Mosquito fogging buffer zone questioned

The City of Winnipeg's policy of allowing a buffer zone when fogging for mosquitoes in Winnipeg is coming under question.
Mosquitoes caught in city traps are studied in a lab to determine the presence of Culex tarsalis, which is the type that can carry and transmit the West Nile virus. ((CBC))
The City of Winnipeg's policy of allowing a buffer zone when fogging for mosquitoes in Winnipeg is coming under question.

St. Vital Coun. Gord Steeves intends to present a motion at a council meeting Wednesday to review the practice and see if it should be eliminated or the size of the buffer zone reduced.

Mayor Sam Katz has also said he intends to bring forth a motion at the executive police committee (EPC), which also meets Wednesday, to discuss whether any other Canadian cities use buffer zones, and if so, how large a buffer is used.

Currently, residents can ask to have their properties put on a no-spray list, meaning city crews will turn off the malathion fogging machine for a 100-metre zone around their land.

That has raised the ire of many residents who have contacted their councillors to complain because they have been denied relief from the biting insects, whose numbers have exploded.

In the past week, the mosquito count in city-monitored traps soared from dozens to hundreds — and even more in some areas.

A City of Winnipeg truck fogs a street with malathion. ((CBC))
More than 1,000 mosquitoes were found in traps in Kildonan Park and Assiniboine Park.

"There is a lot of tension in the community and a lot of constituent contact to councillors' offices," Steeves stated in a release sent to media.

In the context of an actual city block, a 100-metre buffer zone "can mean a non-application area of as many as 32 to 40 houses," Steeves noted, adding "a buffer zone in a community is extremely volatile, divisive and misunderstood."

Kate Kehler knows her neighbours would rather choose fogging over swatting but she has registered the area around her house as a no-spray zone.

The temporary relief from the mosquitoes is not enough "to justify exposing us to something thay they don't even know what the long term effects are," she said about the malathion.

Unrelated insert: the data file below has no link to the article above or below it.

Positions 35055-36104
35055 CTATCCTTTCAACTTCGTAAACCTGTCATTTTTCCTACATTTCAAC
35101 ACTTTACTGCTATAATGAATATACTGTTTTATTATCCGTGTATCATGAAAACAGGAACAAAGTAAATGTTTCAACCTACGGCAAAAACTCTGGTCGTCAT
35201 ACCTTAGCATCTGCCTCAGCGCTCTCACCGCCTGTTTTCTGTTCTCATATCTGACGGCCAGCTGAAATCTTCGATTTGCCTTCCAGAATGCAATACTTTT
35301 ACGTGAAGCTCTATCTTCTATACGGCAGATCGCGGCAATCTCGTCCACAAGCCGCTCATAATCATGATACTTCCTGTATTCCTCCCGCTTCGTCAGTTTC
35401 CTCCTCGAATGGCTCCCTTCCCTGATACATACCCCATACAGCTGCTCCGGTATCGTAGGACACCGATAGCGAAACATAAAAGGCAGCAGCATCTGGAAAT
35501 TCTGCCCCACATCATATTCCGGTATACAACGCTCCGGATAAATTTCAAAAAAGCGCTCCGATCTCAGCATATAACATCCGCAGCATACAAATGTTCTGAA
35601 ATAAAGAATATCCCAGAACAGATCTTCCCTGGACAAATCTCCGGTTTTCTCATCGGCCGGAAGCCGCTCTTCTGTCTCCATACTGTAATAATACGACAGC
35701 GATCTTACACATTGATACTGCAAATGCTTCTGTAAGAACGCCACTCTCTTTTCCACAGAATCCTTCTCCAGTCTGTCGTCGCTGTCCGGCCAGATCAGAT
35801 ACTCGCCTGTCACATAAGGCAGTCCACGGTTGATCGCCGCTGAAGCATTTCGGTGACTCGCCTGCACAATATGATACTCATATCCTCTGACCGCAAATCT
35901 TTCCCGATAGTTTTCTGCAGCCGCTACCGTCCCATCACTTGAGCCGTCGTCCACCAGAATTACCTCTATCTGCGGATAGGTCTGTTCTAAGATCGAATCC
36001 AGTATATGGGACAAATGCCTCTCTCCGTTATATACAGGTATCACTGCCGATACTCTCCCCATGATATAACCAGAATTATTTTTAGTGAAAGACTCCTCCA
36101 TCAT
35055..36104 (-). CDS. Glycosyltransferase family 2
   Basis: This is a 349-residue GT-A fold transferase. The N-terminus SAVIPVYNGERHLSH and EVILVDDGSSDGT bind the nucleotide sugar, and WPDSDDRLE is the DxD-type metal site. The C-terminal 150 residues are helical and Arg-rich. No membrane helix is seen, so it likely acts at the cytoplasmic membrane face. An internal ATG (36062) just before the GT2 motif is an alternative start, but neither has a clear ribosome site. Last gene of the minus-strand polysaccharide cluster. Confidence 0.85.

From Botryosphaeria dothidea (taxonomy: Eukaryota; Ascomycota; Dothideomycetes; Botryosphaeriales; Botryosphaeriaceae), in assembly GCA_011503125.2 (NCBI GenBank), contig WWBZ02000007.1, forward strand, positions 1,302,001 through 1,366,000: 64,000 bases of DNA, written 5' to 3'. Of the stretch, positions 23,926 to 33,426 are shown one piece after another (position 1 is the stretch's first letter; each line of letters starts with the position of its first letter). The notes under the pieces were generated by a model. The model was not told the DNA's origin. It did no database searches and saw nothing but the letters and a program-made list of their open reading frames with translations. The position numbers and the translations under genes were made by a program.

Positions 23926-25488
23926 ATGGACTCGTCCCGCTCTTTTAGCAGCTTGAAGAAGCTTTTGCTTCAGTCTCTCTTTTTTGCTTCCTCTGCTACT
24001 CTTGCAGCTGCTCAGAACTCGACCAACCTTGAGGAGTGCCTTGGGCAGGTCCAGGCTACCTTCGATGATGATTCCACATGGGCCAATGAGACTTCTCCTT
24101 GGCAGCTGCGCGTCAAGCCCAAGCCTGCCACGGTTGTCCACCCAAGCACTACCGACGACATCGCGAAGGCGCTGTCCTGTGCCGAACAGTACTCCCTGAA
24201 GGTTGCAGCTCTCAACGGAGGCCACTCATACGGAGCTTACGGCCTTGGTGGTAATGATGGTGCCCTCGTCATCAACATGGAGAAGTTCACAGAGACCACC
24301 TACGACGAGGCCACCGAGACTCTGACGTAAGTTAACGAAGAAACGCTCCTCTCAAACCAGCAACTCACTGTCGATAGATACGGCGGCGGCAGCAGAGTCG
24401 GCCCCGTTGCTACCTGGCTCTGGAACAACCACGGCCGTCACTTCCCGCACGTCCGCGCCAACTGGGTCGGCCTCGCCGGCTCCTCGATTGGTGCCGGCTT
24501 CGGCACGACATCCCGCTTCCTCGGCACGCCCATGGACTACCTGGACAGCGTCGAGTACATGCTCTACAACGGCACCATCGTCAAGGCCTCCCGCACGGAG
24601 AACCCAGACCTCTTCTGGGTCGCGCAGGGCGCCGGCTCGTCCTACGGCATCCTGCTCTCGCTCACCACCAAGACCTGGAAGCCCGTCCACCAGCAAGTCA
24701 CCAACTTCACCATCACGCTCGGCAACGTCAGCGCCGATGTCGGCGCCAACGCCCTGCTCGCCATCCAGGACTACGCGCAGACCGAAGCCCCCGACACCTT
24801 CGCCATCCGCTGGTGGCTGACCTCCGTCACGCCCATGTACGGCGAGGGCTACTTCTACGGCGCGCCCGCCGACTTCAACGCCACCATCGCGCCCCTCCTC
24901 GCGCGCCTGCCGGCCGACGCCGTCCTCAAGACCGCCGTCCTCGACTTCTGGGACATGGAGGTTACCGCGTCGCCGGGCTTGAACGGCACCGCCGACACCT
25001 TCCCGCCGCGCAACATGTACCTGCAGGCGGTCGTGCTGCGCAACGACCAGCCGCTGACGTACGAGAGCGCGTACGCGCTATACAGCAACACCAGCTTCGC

Jeff Anderson has a neighbour who has applied for a buffer zone and he's not pleased about it.

"I think they're a little bit whacko. We can't enjoy the summer [with mosquitoes around]. I mean, we only get about three weeks outside," he said.

The use of such a zone only encourages neighbouring residents to rely on private application of potentially more harmful pesticides, states the motion Steeves plans to present to council.

Stores selling out

Winnipeggers are already clearing store shelves of chemicals and backyard fogging machines to deal with the mosquito problem themselves.

Several types of residential foggers sell for less than $100 and use the chemical insecticide Propoxur, which is also used against flies in agricultural settings, to control fleas and ticks on pets, and as an acaricide on lawns and turf for ants.

Zara Davies at the McDiarmid Lumber store in St. Vital said the spike in mosquitoes during the past few days has had a huge impact on sales.

"In the first couple of weeks of the summer there was no interest whatsoever," she said. "Now that they've sort of hit, we're completely sold out."

The store will be getting more foggers in the next few days, she said.

Several other stores contacted by CBC News were also sold out of the devices.

Meanwhile, city crews will be fogging Tuesday night in the south part of Winnipeg, including sections of St. Vital and Southdale, St. Norbert and parts of Fort Garry, as well as areas in the north, including River East, Tyndall Park, Old Kildonan and West Kildonan.

The city's fogging schedule is available by clicking the link on the top right of this page.